9781400030347 / 140003034X

A Pretext for War: 9/11, Iraq, and the Abuse of America's Intelligence Agencies





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About the book:

In A Pretext for War James Bamford builds his case against America's intelligence agencies from the ground up, which makes for devastating reading not only for his subjects, but for anyone concerned with the nation's security or simply smart use of taxpayer dollars. Indeed, one can't help but cringe as the veteran journalist records the alarming post-Cold-War floundering of the CIA, NSA, Defense Department and succeeding administrations in the face of burgeoning terrorist threats that culminate with the attack on 9-11. Seemingly caught flatfooted by the demise of the Soviet Union, the US intelligence community stumbles through the 1990s as it becomes institutionally hidebound and sluggish. During relatively peaceful times, its shortcomings, while not unnoticed, remain largely unaddressed.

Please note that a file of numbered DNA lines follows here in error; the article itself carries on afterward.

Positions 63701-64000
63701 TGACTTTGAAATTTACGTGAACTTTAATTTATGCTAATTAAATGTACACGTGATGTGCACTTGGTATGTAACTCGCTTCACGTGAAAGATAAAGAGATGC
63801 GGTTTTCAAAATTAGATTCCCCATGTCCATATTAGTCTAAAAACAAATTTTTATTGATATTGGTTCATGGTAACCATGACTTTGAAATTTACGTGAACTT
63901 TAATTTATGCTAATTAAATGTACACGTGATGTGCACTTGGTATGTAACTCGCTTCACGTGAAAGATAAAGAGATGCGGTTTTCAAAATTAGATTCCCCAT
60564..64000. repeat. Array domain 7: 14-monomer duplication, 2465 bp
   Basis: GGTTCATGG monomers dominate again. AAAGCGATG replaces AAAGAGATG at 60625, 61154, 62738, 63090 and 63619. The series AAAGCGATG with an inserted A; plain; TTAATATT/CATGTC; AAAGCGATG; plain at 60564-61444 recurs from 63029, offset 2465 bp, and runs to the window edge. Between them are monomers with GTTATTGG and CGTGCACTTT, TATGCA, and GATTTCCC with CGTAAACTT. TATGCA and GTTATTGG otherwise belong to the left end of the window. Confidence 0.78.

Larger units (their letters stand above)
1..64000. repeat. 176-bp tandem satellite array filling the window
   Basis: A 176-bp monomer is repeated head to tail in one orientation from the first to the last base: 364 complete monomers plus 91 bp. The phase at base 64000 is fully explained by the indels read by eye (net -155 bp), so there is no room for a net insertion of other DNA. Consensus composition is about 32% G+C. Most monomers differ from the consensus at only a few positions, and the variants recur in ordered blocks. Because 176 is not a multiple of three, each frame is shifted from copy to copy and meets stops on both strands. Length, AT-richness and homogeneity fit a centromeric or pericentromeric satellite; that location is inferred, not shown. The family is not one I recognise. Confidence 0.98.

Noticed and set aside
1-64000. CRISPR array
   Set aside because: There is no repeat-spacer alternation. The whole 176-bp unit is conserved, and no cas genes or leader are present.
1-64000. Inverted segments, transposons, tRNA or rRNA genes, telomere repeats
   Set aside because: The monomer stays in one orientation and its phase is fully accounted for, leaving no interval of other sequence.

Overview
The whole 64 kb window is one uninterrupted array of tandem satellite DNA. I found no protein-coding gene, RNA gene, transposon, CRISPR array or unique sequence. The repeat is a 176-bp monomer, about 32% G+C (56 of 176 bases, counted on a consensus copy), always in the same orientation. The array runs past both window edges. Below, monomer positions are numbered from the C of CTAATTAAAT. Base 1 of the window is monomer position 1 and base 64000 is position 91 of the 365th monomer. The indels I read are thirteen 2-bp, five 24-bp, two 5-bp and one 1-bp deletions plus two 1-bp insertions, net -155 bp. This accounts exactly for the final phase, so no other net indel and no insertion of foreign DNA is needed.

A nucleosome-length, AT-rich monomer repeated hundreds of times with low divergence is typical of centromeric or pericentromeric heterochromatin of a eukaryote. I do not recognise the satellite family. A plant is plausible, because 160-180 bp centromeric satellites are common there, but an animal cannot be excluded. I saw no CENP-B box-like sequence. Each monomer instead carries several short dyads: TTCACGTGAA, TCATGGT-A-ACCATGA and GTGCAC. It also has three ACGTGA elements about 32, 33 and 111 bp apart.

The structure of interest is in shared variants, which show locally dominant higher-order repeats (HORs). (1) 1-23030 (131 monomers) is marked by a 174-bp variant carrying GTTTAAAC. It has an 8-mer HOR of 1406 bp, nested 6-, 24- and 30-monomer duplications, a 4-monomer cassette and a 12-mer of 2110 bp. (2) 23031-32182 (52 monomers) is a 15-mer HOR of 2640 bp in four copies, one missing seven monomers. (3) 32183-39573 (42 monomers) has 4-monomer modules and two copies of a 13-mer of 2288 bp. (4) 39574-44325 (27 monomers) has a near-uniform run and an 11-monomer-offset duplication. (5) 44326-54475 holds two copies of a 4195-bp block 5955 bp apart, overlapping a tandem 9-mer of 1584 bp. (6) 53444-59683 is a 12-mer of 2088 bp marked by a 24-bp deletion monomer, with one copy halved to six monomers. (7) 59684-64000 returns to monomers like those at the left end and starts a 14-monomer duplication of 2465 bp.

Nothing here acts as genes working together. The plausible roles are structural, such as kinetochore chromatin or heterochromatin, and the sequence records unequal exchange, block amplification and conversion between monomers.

As Bamford sees it, with the arrival of George W Bush the situation goes from bad to worse. With the neocons in power, intelligence gathering is corrupted and politicised to create the grounds for going to war with Iraq. While much of what appears here has appeared earlier in works by Joseph Wilson, Richard Clarke and others, Bamford pulls the loose ends together and adds new reporting to create a wide-ranging yet taut and absorbing exposť of an American security apparatus that combines vast power with stunning ineptitude. --Steven Stolder,

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